In the part of the book that you were alluding to, I described what I think was happening in the 2010s within the EU.

Essentially, I describe it as a battle between these three different visions for the EU. You have the Merkel vision, which is this neoliberal competitive EU.You have the Emmanuel Macron vision, which is ‘l’Europe qui protège’ — Europe that protects. Then you have the Viktor Orbán idea of this Christian Europe of sovereign states.

There was this complex battle, or negotiation, between these three visions. To put it very reductively, the way I think of Macron is as the last desperate attempt to try to make the French idea of a social Europe, which went all the way back to Delors and Mitterand, a reality, and basically Merkel just ignores him. The original version of this idea of ‘l’Europe qui protège’ just disappears.

Then you get this compromise between Merkel and Orbán. It’s worth emphasizing that until 2001 they were political allies, because they were both in the European People’s Party. To come back to this concept of populism, this is partly why find the concept really unhelpful and misleading. We think of Merkel as a centrist and Orbán as a populist, or Merkel as this figurehead of liberalism and Orbán as this figurehead of illiberalism – in other words, we think of them political opposites.

There’s a little bit of truth to that, particularly when you look at the very specific issue around migration that they were arguing about at the time of the refugee crisis.

But if you take a broader look at Merkel and Orbán, you realize that they actually are aligned on many questions, particularly economic policy questions.

To take it a step further, if you look at the relationship between the German CDU and Fidesz, mediated by the CSU, the Bavarian Christian Democrats, and at the role that the automobile industry plays in terms of that relationship, you realize this is a much tighter relationship than a lot of the media coverage would have you believe.

My argument is essentially that, in economic terms, Orbán and Merkel are very much aligned. It was really only on this rather narrow question of the secondary movement of asylum seekers within Europe that they were opposed. By the way, they were also aligned in terms of migration policy in a wider sense because they both agreed that they wanted to keep migrants out. The only thing they really disagreed about was what do you do with all these migrants who want to go to Germany, and whether you should redistribute them around the rest of the EU – that’s really the only thing that they disagreed about. 

So you get a compromise between Merkel and Orbán which produces an EU that is neoliberal in economic terms and protective in cultural terms. That cultural protection is Orbán’s contribution. He famously said that he won those arguments and I think he’s right. The views that he was arguing for in 2015-16, they have become the mainstream, at least on the center right.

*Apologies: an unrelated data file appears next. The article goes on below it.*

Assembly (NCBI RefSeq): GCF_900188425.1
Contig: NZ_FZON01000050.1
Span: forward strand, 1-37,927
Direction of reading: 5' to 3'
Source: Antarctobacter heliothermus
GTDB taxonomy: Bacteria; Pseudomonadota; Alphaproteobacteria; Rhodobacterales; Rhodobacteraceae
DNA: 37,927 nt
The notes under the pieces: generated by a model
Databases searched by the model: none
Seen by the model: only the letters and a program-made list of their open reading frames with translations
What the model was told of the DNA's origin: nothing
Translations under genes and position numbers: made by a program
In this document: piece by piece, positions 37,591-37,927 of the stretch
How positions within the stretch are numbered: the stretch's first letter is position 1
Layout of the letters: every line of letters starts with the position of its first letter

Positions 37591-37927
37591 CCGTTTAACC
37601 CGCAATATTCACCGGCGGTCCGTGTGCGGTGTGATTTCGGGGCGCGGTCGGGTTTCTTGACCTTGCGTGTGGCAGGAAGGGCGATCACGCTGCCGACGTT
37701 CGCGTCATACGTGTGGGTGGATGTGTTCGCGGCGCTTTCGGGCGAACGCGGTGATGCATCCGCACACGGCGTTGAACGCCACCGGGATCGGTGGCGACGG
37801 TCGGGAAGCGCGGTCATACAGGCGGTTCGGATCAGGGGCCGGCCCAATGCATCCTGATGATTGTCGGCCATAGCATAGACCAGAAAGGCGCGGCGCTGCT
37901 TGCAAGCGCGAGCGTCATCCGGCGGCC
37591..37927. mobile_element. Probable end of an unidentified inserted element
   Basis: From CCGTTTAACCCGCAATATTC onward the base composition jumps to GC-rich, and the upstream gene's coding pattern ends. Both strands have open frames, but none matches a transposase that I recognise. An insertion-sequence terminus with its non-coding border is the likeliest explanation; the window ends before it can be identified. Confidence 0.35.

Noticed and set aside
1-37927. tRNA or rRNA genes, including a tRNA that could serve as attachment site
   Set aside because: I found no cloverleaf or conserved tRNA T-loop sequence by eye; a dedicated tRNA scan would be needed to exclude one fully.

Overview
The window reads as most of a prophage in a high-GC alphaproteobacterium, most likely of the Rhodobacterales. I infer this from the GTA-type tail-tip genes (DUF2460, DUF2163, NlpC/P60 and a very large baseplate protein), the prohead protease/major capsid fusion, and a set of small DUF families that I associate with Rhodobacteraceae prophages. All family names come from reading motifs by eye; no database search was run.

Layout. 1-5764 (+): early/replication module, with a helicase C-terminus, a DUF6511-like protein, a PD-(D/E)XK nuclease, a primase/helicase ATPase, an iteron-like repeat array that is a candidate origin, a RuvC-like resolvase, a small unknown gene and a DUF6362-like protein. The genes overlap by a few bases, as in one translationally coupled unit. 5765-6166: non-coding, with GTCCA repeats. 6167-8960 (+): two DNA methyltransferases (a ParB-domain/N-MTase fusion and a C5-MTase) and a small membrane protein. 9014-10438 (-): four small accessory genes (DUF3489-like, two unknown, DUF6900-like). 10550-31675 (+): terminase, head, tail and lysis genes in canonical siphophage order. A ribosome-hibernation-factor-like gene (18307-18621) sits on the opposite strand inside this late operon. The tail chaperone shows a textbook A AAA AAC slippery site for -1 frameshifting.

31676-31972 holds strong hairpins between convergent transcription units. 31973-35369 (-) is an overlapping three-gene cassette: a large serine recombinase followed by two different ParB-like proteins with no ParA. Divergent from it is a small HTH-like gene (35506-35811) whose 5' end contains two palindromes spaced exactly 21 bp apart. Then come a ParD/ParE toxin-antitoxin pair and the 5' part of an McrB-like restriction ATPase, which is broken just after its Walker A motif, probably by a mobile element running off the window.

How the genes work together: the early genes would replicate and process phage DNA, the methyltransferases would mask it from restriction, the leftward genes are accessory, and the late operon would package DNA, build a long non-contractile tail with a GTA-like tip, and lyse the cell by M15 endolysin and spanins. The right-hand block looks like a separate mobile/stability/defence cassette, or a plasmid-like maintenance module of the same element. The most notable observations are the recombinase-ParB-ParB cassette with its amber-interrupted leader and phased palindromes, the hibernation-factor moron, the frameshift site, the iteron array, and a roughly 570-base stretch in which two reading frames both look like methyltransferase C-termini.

Then finally, just to close the circle on Macron: he reinvents the idea of ‘l’Europe qui protège’, but not so much in terms of economic protection from the market, but in terms of cultural protection – again, from immigration and Islam or, as he would put it, Islamism. He ends up fitting in to the compromise between Merkel and Orbán.  That’s roughly the direction that the EU is going in now. 

I guess the figure who really embodies this more than anyone else is Giorgia Meloni. I don’t talk about Giorgia Meloni very much in the book because she was elected as I’d almost finished the book, but I think

Meloni really embodies this way in which the center right and the far right have now converged around these issues on identity, immigration, and Islam. 

Orbán had, and still has, a quite fractious relationship that had with the EU even though, as I mentioned, he was in the European People’s Party with Merkel. But Meloni’s relationship with the EU is very harmonious. That’s partly a function of Meloni having moderated her Euroscepticism. But it’s also a function of the way that the EU has essentially come around to the Orbán view of migration. Basically, what you have is something like Fortress Europe. 

Do you think Meloni’s position is actually the opposition within the European project that Peter Mair wanted to see, the opposition that doesn’t want to disintegrate the European Union but is in a legitimate opposition within the project?

For those listeners who may not be familiar, Peter Mair wrote this book called Ruling the Void. Towards the end of it, he talks about the European Union and the specific problem of opposition within the European Union. The argument is that

there’s something about the structure of the EU that produces Euroscepticism. The reason that it does that is because it turns opposition to particular policies into fundamental opposition to the EU as a polity.

One very good example of that would be the fiscal rules. It is perfectly legitimate to oppose them from a left perspective because this is essentially a right-wing economic policy. So if I’m on the left, I want to oppose it from a left-wing perspective. But if you do that, you become a Eurosceptic. You’re not just opposing a particular policy that the EU is following, but you’re essentially arguing for a step in European integration to be reversed. So then in a sense you become in a sense a Eurosceptic. I think what this again has to do with is the way that the EU is this rather strange construct, which is conceived of not just as a process, but specifically as a one-way process. It’s a very unusual polity in that sense.